Q: What is Depo-Provera?
A: Depo-Provera belongs to the classification known as “progestins” in the form of injectable contraception for the prevention of pregnancy.
Q: Can Depo-Provera stop the spread of HIV or other sexually transmitted diseases or STDs?
A: The answer is no. Depo-Provera serves as a birth control method but it does not and cannot prevent the proliferation of HIV and other STDs.
Q: Is there any updates about Depo-Provera?
A: US FDA gave its announcement in November 2004 about the block box warning that must be added to their labeling of Depo-Provera Contraceptive Injection. The label alerts the Depo-Provera users that prolonged use of this procedure may cause loss of bone density, and the longer you use this drug can cause more harm to human health.
Q: What should I know before using Depo-Provera?
A: Depo-Provera is normally administered by a healthcare provider in a clinic or office. You should have your initial Depo-Provera injection at the period when you are sure you are not pregnant. If you were using a different birth control method and you are changing to Depo-Provera, your healthcare provider will instruct you when you should have your first injection. There will be changes in your menstrual cycle when you start using Depo-Provera. Have a complete physical exam at least once a year, and inform your laboratory technician that you are using the Depo-Provera method before going through any laboratory tests.
Q: Is there any severe health risks related to the use of Depo-Provera?
A: If you are below 35 years old and you have started your Depo-Provera procedure in the last 4 to 5 years, you may be subjected to potential risks of developing breast cancer. Depo-Provera may also increase chances that you will have blood clots to your lungs and brain. Consult with your healthcare provider about the potential risks of using Depo-Provera method.
Q: What are the side effects which are Depo-Provera related?
A: Inform your healthcare provider if you are persistently experiencing any of these symptoms:
- Weakness and tiredness
- Changes in menstrual cycles
- Weight gain
- Hot flashes
- Difficulty in falling asleep or staying asleep
- Breast pain
- Stomach cramps or bloating
- Swelling or tenderness
- Pain at the back or joint pain
- Leg cramps
- Symptoms of colds and flu
- Loss of hair on the scalp
- Redness, swelling, irritation, burning sensation, or itching of the vagina
- White vaginal discharges
- Changes in sexual desires
- Redness, scarring, lumps, pain, and irritation in the body part where the medication was injected
The following symptoms associated with the use Depo-Provera are serious and if you are experiencing any of these, you need to consult with your healthcare professional right away:
- Unexpected sharp or crushing chest pain
- Coughing with blood
- Sudden shortness of breath
- Difficulty in breathing or swallowing
- Difficulty in speaking
- Changed or loss of vision or double vision; bulging eyes
- Yellowing of the eyes or skin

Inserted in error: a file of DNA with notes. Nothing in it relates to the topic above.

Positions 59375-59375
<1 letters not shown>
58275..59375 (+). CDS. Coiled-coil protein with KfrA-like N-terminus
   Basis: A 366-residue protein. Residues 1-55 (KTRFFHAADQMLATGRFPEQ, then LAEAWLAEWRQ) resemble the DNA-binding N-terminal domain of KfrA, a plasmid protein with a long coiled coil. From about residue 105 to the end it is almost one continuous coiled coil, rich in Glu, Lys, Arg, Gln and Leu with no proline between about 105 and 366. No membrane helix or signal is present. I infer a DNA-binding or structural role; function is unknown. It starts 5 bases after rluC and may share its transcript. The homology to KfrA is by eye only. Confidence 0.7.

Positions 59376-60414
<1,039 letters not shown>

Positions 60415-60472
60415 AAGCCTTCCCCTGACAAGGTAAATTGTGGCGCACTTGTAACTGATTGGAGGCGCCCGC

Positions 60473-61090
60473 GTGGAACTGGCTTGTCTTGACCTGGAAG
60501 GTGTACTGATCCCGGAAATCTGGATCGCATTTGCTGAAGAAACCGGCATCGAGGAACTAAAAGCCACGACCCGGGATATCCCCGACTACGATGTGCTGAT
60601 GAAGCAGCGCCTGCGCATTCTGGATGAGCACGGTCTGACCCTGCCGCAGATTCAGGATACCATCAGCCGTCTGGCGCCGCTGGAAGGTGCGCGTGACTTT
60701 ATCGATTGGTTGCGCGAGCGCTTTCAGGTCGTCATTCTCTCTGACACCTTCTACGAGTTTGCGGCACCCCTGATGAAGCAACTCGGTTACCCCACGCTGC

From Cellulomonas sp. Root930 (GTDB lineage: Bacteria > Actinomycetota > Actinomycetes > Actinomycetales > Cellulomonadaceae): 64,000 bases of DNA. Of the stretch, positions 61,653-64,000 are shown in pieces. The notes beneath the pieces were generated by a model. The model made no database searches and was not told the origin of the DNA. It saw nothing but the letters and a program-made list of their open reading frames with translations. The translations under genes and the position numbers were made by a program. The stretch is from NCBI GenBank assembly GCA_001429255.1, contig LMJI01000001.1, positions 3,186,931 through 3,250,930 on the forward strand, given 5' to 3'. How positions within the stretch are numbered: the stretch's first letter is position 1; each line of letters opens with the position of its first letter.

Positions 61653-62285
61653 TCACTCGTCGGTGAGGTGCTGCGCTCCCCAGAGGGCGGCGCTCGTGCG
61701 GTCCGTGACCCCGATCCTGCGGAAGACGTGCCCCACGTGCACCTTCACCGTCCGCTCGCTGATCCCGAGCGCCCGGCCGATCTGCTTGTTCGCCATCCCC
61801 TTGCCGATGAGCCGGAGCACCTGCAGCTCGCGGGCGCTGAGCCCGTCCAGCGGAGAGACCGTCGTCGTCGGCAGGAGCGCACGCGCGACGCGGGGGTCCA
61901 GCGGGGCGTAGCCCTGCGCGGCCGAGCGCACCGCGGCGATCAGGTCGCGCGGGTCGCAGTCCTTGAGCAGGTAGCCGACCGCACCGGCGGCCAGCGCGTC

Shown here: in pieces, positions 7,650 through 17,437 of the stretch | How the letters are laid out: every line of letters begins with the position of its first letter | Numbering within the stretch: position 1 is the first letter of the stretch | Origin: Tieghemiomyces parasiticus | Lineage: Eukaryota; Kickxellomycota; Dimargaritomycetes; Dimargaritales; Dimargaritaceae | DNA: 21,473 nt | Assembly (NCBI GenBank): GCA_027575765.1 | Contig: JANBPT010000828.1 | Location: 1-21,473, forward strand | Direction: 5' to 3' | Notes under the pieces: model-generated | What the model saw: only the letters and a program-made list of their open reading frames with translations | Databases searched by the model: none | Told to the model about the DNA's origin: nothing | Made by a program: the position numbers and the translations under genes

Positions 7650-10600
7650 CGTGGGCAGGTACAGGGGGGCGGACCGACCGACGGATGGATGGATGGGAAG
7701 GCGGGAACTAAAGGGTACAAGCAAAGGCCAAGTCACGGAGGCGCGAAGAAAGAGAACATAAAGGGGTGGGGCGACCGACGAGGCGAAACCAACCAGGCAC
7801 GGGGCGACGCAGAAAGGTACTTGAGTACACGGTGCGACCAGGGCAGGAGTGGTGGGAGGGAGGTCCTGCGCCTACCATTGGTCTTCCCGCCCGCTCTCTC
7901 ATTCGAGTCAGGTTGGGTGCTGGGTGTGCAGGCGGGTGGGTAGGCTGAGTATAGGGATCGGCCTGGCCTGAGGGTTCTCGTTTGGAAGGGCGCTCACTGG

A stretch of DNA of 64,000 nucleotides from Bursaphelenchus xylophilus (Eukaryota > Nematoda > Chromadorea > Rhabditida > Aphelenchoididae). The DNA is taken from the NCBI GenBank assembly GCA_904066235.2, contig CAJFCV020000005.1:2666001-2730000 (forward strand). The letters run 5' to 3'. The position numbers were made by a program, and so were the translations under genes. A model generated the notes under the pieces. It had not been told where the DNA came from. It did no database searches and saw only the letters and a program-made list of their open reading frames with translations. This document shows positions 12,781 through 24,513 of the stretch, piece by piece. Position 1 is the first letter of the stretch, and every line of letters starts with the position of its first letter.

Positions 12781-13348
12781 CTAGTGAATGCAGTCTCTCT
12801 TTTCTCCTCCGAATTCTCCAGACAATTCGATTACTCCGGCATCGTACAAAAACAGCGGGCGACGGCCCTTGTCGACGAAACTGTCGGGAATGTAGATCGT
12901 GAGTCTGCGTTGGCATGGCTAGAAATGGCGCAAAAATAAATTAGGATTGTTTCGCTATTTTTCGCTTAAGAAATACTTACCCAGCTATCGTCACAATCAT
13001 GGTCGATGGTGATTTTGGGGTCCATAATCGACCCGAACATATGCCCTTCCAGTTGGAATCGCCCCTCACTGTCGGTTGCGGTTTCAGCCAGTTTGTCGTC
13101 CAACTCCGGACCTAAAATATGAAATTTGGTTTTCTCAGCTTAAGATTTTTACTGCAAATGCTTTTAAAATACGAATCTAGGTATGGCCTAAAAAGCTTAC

- Severe headache
- Upset stomach
- Faintness or dizziness
- Acute pain or tenderness below the waist
- Weakness or numbness in one arm or leg
- Swelling, warmth sensation, redness, tenderness, and pain in one leg
- Intense tiredness
- Heavy and longer menstrual bleeding
- Rashes, hives, itching
- Swelling of the hands, lower legs, feet, or ankles
- Painful, difficulty or frequent urination
- Persistent pain, warmth sensation, swelling, with pus or bleeding in the body part where the injection was done
Q: What should I tell my healthcare provider before she/he prescribes the Depo-Provera method?
A: Inform your healthcare provider of the following:
- If you have some allergies with Depo-Provera or medroxyprogesterone, or any other treatments;
- If you are taking or planning to take any prescription and/or nonprescription procedures, vitamins, herbal products or nutritional supplements;
- If you or any of your family member has a history of breast cancer or diabetes;
- If you are or had some breasts problems such as lumps, bleeding from nipples, or had abnormal mammogram results;
- If you have a history or any fibrocystic breast illness, characterized by swollen, tender breasts or lumps that are not diagnosed with cancer;
- Unexplained vaginal bleeding;
- Very light or irregular menstrual periods;
- Extreme weight gain or fluid retention before your menstrual periods;
- Blood clots in your eyes, brain, lungs, and legs
- Stroke or mild strokes;
- Heart attack
- Heart, liver or kidney problems
- Migraine headaches;
- If you are pregnant, feels pregnant, or plans to be pregnant;
- If you are breastfeeding your baby
- If you are having surgery, including dental surgery, inform the healthcare provider or your dentist that you are using Depo-Provera.
Q: Is there any special diet that I should follow while using Depo-Provera method?
A: While on Depo-Provera method, you should eat lots of foods rich in calcium and vitamin D to help improve the loss of calcium in your bones Healthcare provider must recommend foods rich in nutrients, quantity or how many servings you need every day, and the intake of calcium and vitamin D supplements.
Q: What should I do if I think I have been injured due to use of Depo-Provera?
A: If you or any of your family member experience any symptoms or side effects while using Depo-Provera method, you must contact first your healthcare provider. Then, meet and discuss with an experienced product liability lawyer about your right to a legal remedy or options for injury sustained due to the use of Depo-Provera method.